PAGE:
The Indiana Court of Appeals vacated convictions of felony murder and dealing in a controlled substance because the state didn’t prove the man was involved in the dealing of ecstasy.
Steven Hyche claimed that he was just trying to purchase ecstasy, not deal in it when the one of the men he met with to buy the drugs was gunned down during the deal. The surviving witness said Hyche was one of the two men standing by his car when he pulled up but that he never saw Hyche with a gun.
Hyche argued since he was just trying to buy ecstasy, he doesn’t fall within the legislature’s definition of a person who committed dealing and so he couldn’t have been guilty of felony murder. The Court of Appeals agreed and vacated his convictions.
The state argued that Hyche could be convicted of dealing in a schedule I controlled substance because he was involved in the delivery and financed the delivery of the drug during the deal. The judges rejected the state’s positions, finding he acted as the transferee, not the transferor.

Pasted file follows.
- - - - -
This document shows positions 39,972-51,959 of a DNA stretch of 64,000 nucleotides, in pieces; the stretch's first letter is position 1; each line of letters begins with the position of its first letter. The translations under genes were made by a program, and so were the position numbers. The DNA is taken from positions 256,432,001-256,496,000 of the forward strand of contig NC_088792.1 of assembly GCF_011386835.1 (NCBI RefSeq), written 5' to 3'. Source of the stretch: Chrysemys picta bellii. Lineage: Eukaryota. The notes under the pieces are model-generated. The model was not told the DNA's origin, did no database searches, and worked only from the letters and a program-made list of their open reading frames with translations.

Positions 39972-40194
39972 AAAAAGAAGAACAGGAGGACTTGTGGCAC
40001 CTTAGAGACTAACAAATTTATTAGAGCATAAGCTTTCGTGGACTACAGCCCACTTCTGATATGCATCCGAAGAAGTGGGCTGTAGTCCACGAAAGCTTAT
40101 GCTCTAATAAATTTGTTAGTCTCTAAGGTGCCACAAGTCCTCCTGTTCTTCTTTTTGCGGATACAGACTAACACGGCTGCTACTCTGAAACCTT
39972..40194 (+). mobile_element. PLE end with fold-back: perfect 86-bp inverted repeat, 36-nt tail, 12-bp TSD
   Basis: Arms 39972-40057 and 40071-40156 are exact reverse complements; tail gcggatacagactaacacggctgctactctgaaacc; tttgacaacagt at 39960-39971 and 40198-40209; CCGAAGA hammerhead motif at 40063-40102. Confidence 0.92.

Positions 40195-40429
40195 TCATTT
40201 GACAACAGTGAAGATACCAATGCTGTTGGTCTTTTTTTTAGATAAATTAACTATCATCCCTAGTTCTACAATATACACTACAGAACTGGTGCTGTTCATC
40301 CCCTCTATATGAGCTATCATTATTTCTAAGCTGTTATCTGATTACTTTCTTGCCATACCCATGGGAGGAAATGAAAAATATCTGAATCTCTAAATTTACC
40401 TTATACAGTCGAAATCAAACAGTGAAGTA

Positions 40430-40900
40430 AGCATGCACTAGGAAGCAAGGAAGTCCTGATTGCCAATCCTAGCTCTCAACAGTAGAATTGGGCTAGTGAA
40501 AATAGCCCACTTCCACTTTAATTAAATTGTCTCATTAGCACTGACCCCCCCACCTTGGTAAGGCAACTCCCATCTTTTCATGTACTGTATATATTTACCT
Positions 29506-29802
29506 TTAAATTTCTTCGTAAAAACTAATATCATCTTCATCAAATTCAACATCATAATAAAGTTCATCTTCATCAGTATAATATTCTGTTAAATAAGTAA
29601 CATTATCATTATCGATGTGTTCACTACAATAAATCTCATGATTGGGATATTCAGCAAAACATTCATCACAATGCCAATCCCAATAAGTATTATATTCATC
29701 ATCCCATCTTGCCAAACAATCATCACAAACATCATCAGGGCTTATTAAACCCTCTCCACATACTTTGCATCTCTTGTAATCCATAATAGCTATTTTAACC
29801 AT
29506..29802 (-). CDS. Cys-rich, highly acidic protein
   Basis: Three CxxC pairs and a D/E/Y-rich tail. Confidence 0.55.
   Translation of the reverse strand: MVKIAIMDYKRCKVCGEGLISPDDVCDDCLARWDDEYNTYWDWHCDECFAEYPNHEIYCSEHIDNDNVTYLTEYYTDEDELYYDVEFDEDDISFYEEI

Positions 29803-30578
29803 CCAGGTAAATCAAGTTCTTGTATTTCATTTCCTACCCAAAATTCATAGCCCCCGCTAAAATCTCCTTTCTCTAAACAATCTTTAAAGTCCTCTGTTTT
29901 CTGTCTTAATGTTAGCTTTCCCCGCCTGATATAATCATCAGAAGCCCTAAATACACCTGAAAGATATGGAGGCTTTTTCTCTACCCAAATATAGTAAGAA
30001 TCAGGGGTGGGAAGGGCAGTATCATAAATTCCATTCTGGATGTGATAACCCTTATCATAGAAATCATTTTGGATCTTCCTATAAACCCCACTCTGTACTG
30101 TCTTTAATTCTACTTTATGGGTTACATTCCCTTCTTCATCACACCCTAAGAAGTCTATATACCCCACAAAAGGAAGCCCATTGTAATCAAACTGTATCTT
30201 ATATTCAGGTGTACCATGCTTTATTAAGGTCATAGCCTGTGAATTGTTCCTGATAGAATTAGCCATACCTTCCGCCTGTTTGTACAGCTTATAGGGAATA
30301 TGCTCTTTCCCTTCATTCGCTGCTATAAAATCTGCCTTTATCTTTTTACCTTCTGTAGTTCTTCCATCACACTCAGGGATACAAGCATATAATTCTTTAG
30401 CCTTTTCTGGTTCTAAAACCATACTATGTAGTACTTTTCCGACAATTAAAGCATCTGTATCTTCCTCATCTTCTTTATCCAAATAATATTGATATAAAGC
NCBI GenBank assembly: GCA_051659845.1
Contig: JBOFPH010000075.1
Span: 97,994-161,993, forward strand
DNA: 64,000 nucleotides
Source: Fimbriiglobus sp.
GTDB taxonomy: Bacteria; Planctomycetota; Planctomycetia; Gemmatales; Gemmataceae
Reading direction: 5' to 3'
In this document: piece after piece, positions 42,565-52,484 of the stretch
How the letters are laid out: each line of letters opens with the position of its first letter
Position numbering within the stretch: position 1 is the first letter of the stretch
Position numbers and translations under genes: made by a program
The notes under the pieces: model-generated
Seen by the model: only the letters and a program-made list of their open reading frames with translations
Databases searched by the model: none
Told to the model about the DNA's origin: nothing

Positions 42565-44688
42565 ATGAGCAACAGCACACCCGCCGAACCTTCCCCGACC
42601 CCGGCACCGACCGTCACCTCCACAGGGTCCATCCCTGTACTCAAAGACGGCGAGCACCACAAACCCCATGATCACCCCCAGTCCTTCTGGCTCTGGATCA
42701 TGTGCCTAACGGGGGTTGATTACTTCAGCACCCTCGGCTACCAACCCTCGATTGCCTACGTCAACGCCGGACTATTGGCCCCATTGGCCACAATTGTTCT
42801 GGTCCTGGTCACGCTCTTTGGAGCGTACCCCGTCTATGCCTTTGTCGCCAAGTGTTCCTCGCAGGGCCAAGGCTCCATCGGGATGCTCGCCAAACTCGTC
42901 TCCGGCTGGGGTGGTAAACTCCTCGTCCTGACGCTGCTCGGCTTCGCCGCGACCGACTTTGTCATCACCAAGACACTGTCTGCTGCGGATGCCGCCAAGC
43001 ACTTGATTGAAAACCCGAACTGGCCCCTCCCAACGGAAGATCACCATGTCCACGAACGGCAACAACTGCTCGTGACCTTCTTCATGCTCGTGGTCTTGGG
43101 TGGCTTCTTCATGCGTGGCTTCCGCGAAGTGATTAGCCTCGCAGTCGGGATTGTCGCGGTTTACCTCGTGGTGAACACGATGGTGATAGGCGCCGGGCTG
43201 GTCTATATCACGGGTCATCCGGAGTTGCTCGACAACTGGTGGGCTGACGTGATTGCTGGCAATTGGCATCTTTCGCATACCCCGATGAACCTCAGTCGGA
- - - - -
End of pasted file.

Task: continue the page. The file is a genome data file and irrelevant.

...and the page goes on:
“The fact that he called another person to request drugs no more makes him a dealer in ecstasy than it would make a customer who calls the florist a dealer in flowers,” wrote Judge Terry Crone in Steven D. Hyche v. State of Indiana, No. 49A02-0911-CR-1154
In addition, there’s no evidence Hyche furnished any money to further the drug dealers’ dealing activities. He acted merely as a purchaser, and not as a creditor or investor.
“As such, he could no more be deemed to be financing the delivery of ecstasy than a grocery shopper could be deemed to be financing the supermarket’s inventory,” wrote the judge.
The judges also rejected the state’s argument that there’s enough evidence to support Hyche’s guilt as a dealer’s accomplice in dealing ecstasy. Hyche just wanted to buy drugs from the dealers and even though they were all at the crime scene, they were not companions but more like adversaries, noted the judge.
“To find that his offer to purchase the drug somehow amounts to organizing, financing, or even inducing its delivery, defies logic and cannot reasonably reflect the intent of the General Assembly in enacting these statutes,” he wrote.